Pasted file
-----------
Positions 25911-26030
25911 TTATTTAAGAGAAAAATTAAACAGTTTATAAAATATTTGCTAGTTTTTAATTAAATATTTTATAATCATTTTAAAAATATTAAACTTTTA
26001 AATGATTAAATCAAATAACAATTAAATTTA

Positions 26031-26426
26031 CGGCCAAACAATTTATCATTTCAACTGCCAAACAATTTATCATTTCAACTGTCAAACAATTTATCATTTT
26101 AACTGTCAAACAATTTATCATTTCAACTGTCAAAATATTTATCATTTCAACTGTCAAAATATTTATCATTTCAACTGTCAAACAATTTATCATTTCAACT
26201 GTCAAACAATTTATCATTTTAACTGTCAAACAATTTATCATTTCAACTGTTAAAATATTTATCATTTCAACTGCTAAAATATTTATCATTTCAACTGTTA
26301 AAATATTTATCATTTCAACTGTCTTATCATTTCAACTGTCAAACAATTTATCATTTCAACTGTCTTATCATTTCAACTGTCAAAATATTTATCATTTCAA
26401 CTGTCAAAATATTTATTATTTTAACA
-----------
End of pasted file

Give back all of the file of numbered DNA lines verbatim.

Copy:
Positions 25911-26030
25911 TTATTTAAGAGAAAAATTAAACAGTTTATAAAATATTTGCTAGTTTTTAATTAAATATTTTATAATCATTTTAAAAATATTAAACTTTTA
26001 AATGATTAAATCAAATAACAATTAAATTTA

Positions 26031-26426
26031 CGGCCAAACAATTTATCATTTCAACTGCCAAACAATTTATCATTTCAACTGTCAAACAATTTATCATTTT
26101 AACTGTCAAACAATTTATCATTTCAACTGTCAAAATATTTATCATTTCAACTGTCAAAATATTTATCATTTCAACTGTCAAACAATTTATCATTTCAACT
26201 GTCAAACAATTTATCATTTTAACTGTCAAACAATTTATCATTTCAACTGTTAAAATATTTATCATTTCAACTGCTAAAATATTTATCATTTCAACTGTTA
26301 AAATATTTATCATTTCAACTGTCTTATCATTTCAACTGTCAAACAATTTATCATTTCAACTGTCTTATCATTTCAACTGTCAAAATATTTATCATTTCAA
26401 CTGTCAAAATATTTATTATTTTAACA